Franchising disclosure in Argentina

Under Argentine Law, franchise agreements are governed by the Civil and Commercial Code of the Nation (Código Civil y Comercial de la Nación, or CCCN by its Spanish acronym).

The franchisor´s disclosure obligations are contained in a single provision: the Article Number 1,514, Subarticle a), of the CCCN. It reads that the franchisor must:

“a) provide, prior to the signature of the agreement, economic and financial information over the evolution of two years of units similar to the one offered in franchising, which have operated enough time, either in the country or abroad.”

Constructing the above-quoted legal provision, together with the other relevant applicable provision of the CCCN, and in a way coherent with the legal system as a whole, franchising disclosure in Argentina presents the following characteristics:

1. The franchisor´s disclosure obligation is precontractual (CCCN, Article Number 1,514, Subarticle a);

2. As an obligation the franchisor must comply with before entering into any franchise agreement, the CCCN´s regulations related to preliminary dealings will apply to disclosure (CCCN, Articles Number 990 through 993), being of key importance the bona fides duty. Under Article Number 991 of the CCCN, during preliminary negotiations, and even when no offer has been made, the parties must act in good faith, so as not to frustrate the deal without justifications;

3. Under Argentine contract law and as a general principle, the provisions the CCCN sets forth apply only in the absence of parties´ stipulations. Such provisions are just default rules unless its imperative nature arises out of their way of expression, content or context (CCCN, Article Number 962). Ultimately, it will be a judge, when deciding on a concrete dispute, who will determine if a certain norm is imperative or not;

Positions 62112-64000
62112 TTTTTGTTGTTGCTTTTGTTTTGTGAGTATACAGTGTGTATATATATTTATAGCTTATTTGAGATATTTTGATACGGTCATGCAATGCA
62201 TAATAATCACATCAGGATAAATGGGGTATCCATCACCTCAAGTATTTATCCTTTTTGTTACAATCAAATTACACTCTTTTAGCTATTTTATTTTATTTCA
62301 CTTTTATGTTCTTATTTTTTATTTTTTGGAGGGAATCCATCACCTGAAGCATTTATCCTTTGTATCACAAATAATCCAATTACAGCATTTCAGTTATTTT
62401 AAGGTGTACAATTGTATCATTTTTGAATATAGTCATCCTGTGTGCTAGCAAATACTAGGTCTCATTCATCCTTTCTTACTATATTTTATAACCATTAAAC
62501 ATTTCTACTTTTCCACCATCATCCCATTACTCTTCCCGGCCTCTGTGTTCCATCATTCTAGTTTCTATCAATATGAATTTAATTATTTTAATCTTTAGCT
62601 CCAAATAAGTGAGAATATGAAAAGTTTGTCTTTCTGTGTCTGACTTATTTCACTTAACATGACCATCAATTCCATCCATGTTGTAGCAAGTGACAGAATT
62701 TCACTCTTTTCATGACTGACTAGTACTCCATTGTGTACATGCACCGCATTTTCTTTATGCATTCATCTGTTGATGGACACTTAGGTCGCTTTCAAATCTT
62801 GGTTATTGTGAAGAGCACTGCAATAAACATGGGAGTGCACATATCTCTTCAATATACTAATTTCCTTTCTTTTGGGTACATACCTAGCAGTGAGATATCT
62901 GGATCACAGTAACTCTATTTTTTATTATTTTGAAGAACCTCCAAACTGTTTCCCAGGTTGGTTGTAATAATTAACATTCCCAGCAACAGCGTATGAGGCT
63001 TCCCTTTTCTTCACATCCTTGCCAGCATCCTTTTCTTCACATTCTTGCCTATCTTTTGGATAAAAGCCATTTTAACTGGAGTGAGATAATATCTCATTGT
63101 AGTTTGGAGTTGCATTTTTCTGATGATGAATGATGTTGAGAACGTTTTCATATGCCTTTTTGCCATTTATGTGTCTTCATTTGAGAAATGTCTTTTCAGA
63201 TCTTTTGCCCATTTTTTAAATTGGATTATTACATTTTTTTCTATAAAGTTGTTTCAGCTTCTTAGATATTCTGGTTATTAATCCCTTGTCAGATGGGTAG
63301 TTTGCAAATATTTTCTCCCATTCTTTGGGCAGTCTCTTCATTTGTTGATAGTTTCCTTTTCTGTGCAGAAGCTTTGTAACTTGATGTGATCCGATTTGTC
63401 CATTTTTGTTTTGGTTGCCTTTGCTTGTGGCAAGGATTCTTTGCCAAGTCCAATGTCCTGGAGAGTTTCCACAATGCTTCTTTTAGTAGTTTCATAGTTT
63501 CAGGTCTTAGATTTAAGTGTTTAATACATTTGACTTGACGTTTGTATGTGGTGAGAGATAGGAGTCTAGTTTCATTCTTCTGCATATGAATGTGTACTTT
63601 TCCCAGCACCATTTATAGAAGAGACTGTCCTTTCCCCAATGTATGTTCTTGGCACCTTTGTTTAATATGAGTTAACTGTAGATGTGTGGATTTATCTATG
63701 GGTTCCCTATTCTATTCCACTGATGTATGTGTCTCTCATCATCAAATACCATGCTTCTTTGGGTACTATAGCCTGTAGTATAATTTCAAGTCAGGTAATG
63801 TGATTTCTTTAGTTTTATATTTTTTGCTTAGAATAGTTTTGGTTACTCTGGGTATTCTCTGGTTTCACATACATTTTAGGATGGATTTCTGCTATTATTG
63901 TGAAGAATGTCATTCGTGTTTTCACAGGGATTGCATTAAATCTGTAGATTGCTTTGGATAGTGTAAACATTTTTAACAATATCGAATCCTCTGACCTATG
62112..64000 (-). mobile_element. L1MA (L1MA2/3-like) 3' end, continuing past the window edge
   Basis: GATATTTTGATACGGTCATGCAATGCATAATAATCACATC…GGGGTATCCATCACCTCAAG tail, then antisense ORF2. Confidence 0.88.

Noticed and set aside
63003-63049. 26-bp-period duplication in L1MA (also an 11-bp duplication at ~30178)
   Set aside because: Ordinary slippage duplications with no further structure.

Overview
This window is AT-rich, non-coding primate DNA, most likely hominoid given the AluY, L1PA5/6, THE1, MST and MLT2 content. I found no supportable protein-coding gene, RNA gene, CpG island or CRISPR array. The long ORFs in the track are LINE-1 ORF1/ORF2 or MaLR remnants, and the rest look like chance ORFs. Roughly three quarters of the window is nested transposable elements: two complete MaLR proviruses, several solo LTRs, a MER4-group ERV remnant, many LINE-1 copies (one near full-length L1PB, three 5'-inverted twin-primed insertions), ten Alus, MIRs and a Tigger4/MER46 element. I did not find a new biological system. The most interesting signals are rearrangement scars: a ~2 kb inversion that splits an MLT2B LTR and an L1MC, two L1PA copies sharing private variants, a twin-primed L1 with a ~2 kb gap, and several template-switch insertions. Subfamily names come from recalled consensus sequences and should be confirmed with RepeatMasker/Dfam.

4. Specifically, in relation to Article Number 1,514, Subarticle a), of the CCCN, setting out the franchisor´s disclosure obligations, it is not clear if the same is an imperative norm or just a default rule. It does not expressly state that the parties may not agree otherwise[1]. Nor is it possible to just derive out of its content or context that the mere violation of such provision may turn the contract void, or that such disposition is based upon public policy principles not allowing the parties to override them by contrary agreements.

Nothwithstanding the above, and as by definition the franchise system purports to be a tested business system (CCCN, Article Number 1,512, and related provisions), in order to allow the franchisee to reach an informed business decision on entering into the agreement or not, we consider that there must always be a franchisor´s disclosure on the fundamentals of the business system that is being offered, and hence the disclosure obligation may not be entirely waived, under penalty of nullity.